Williams Natural Gas Company, Petitioner, v. Federal Energy Regulatory Commission, Respondent,missouri Public Service Commission, Intervenor, 90 F.3d 531 (D.C. Cir. 1996)Annotate this Case
Shawna L. Barnard, Tulsa, OK, with whom Gary W. Boyle was on the briefs, argued the cause, for petitioner.
[319 U.S.App.D.C. 309] Jill L. Hall, Attorney, Federal Energy Regulatory Commission, Washington, DC, with whom Jerome M. Feit, Solicitor, was on the brief, argued the cause, for respondent.
Kelly A. Daly, with whom David W. D'Alessandro, Washington, DC and Penny G. Baker, Jefferson City, MO, were on the brief, argued the cause for intervenor.
Before: GINSBURG, SENTELLE and TATEL, Circuit Judges.
Opinion for the Court filed by Circuit Judge TATEL.
TATEL, Circuit Judge:
A gas pipeline petitions for review of a Federal Energy Regulatory Commission order requiring it to refund interest collected from its customers for the period between the Commission's approval of the tariff and the date the pipeline eventually billed its customers. Finding that the Commission reasonably concluded that the pipeline's tariff did not authorize interest collection in cases of delayed billing and that the pipeline lacked adequate justification for delaying billing, we deny the petition for review.
Williams Natural Gas, a gas pipeline, sought to recover from its local distribution company customers a portion of its long-term "take-or-pay" liabilities. As we explained in Baltimore Gas & Electric Company v. FERC, " 'to maintain inventories for [their] sales customers,' " pipelines like Williams entered into contracts requiring them " 'either to take or to pay for the gas [they] ha [ve] contracted to buy' " from natural gas producers. 26 F.3d 1129, 1132 (D.C. Cir. 1994) (quoting Public Util. Comm'n v. FERC, 988 F.2d 154, 157 (D.C. Cir. 1993)). Pipelines entered into these contracts in the 1970s when demand for gas was high. When demand fell in the 1980s, many pipelines found themselves obligated to purchase more gas than they could re-sell. Id. To address this problem, the Commission issued Order No. 500, allowing pipelines to shift some of their liability under these contracts to producers, consumers, and downstream pipelines. See Order No. 500, Regulation of Natural Gas Pipelines after Partial Wellhead Decontrol, 52 Fed.Reg. 30,334, at 30,342-43 (1987). The order allowed pipelines to recover twenty-five to fifty percent of their take-or-pay costs through a fixed charge if they agreed to absorb an equal amount themselves. Id. Pipelines choosing to recover a portion of their costs through a fixed charge could recover the remaining amount through a volumetric surcharge on each unit of gas sold. Id. at 30,343.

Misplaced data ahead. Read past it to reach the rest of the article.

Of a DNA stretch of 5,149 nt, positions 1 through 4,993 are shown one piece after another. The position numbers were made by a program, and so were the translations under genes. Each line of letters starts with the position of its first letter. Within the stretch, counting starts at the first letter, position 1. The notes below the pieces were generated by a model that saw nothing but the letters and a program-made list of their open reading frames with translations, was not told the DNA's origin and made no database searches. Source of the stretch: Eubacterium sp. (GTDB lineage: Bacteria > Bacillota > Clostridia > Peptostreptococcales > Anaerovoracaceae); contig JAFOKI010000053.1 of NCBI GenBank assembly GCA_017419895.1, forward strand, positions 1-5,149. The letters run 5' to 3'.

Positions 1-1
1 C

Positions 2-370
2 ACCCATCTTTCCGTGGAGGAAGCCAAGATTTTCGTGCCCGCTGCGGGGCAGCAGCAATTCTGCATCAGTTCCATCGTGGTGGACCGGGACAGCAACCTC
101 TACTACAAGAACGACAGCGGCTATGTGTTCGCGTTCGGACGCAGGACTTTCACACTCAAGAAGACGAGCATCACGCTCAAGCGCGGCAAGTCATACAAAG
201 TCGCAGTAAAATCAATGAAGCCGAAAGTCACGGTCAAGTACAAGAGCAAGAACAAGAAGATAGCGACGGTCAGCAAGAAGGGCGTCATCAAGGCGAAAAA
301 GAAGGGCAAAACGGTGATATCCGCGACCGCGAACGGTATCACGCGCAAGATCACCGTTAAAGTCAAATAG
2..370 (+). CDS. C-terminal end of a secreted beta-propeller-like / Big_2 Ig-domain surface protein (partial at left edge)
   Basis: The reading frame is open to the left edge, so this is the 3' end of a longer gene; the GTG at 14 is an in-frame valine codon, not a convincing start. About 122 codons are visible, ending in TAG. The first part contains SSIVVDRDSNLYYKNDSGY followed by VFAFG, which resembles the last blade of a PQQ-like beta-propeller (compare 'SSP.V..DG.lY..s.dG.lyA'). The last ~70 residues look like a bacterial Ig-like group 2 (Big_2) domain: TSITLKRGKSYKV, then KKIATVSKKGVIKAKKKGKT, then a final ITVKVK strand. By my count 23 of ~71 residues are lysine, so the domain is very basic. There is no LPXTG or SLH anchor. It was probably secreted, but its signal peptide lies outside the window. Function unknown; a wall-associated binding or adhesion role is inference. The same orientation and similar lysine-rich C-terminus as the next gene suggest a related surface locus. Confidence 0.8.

This case arises from a series of Williams filings and Commission orders over the 10-month period from March 1989 to January 1990. In the first filing, on March 31, 1989, Williams proposed absorbing twenty-five percent of its $41.7 million in take-or-pay settlement costs, billing twenty-five percent to its customers through a fixed charge, and recovering the remaining fifty percent through a volumetric surcharge. On April 28, the Commission accepted Williams's tariff effective May 1 subject to certain refunds and conditions. Williams Natural Gas Co., 47 F.E.R.C. p 61,155, reh'g granted in part and denied in part, 48 F.E.R.C.p 61,079 (1989). To comply with the conditions of the April 28 order and to recover an additional $4.38 million in take-or-pay settlement costs, Williams filed its second tariff on June 14. The Commission accepted this second tariff effective July 1, again subject to certain refunds and conditions. Williams Natural Gas Co., 48 F.E.R.C. p 61,046 (1989). After Williams revised its tariff several more times to comply with the Commission's conditions, the Commission accepted the tariff in a letter order issued in January 1990. To recover an additional $4.1 million in take-or-pay settlement costs, Williams filed its third tariff on August 31, 1989. The Commission accepted this filing effective September 1, again subject to refunds. Williams Natural Gas Co., 48 F.E.R.C. p 61,395, reh'g denied by operation of law, 49 F.E.R.C.p 61,273 (1989).